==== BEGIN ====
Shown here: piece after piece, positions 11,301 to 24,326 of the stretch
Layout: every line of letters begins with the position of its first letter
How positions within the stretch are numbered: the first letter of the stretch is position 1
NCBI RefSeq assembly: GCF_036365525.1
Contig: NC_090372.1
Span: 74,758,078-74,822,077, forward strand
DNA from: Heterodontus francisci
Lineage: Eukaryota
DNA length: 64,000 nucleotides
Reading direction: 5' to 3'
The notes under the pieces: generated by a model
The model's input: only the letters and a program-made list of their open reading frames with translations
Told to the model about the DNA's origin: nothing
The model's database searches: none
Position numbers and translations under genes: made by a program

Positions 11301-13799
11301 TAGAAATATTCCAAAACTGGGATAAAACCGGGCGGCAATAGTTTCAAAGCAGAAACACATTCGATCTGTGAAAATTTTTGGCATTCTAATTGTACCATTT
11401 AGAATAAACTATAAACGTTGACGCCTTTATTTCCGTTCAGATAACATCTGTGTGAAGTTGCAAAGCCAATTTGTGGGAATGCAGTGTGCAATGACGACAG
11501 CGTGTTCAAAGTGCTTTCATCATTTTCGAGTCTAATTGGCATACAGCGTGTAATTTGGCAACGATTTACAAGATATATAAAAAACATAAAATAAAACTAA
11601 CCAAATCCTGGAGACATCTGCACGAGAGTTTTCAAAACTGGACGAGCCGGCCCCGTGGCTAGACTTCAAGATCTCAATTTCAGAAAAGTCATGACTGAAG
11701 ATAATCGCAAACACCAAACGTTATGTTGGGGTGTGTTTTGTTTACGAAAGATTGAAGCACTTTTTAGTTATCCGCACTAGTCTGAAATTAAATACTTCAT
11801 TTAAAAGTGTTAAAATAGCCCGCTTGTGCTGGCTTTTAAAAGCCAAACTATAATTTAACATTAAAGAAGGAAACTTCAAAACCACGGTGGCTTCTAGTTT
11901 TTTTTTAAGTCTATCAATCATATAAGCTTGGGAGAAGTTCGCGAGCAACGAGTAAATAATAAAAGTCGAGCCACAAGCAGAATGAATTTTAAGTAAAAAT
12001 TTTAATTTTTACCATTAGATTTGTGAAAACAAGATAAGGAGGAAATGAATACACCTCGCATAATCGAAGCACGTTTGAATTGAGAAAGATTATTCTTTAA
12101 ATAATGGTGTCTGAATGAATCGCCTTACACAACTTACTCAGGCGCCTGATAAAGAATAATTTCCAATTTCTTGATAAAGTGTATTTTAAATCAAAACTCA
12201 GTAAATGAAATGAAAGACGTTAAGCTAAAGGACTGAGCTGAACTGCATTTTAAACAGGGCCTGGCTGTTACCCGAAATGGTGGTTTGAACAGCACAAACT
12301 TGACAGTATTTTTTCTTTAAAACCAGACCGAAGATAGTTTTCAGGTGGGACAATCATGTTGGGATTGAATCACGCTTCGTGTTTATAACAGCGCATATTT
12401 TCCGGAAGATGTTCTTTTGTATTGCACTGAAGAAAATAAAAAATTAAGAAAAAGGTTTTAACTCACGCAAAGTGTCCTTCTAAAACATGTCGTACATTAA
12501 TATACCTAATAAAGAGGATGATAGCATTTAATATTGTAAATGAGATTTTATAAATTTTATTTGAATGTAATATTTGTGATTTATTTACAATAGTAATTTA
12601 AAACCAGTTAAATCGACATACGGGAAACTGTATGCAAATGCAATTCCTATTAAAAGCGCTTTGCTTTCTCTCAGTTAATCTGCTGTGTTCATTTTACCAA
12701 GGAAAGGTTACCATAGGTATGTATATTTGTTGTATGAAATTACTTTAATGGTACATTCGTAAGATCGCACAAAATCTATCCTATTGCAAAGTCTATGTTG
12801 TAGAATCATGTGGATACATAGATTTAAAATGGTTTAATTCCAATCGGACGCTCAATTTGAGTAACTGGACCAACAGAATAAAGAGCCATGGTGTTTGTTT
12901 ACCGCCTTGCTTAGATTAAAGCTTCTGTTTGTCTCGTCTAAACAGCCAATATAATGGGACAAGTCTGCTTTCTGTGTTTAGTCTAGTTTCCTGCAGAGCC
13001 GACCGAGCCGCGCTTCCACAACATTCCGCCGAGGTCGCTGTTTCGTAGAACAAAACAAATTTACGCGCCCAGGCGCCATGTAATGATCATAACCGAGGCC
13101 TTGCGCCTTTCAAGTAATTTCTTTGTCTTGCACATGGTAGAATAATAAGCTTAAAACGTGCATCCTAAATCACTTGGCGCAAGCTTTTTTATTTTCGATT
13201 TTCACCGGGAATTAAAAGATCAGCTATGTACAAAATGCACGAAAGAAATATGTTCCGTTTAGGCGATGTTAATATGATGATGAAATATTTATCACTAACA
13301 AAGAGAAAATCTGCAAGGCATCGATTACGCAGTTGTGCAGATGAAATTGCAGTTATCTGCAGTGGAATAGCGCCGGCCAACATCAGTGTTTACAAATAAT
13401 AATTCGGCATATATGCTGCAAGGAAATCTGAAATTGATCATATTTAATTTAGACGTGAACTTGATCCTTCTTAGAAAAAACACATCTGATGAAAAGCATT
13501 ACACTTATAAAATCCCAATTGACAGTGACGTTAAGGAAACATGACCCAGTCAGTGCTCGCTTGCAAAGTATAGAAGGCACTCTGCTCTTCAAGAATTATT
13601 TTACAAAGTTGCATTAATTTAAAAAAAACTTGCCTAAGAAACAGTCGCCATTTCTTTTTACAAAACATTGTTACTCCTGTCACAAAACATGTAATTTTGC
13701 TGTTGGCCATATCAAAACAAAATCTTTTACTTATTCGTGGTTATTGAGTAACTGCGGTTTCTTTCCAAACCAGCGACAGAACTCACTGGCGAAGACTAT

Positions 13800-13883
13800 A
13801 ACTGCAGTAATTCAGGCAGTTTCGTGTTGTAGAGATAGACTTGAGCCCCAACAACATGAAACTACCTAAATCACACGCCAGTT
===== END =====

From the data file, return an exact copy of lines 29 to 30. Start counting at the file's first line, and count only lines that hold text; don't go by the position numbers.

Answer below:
12501 TATACCTAATAAAGAGGATGATAGCATTTAATATTGTAAATGAGATTTTATAAATTTTATTTGAATGTAATATTTGTGATTTATTTACAATAGTAATTTA
12601 AAACCAGTTAAATCGACATACGGGAAACTGTATGCAAATGCAATTCCTATTAAAAGCGCTTTGCTTTCTCTCAGTTAATCTGCTGTGTTCATTTTACCAA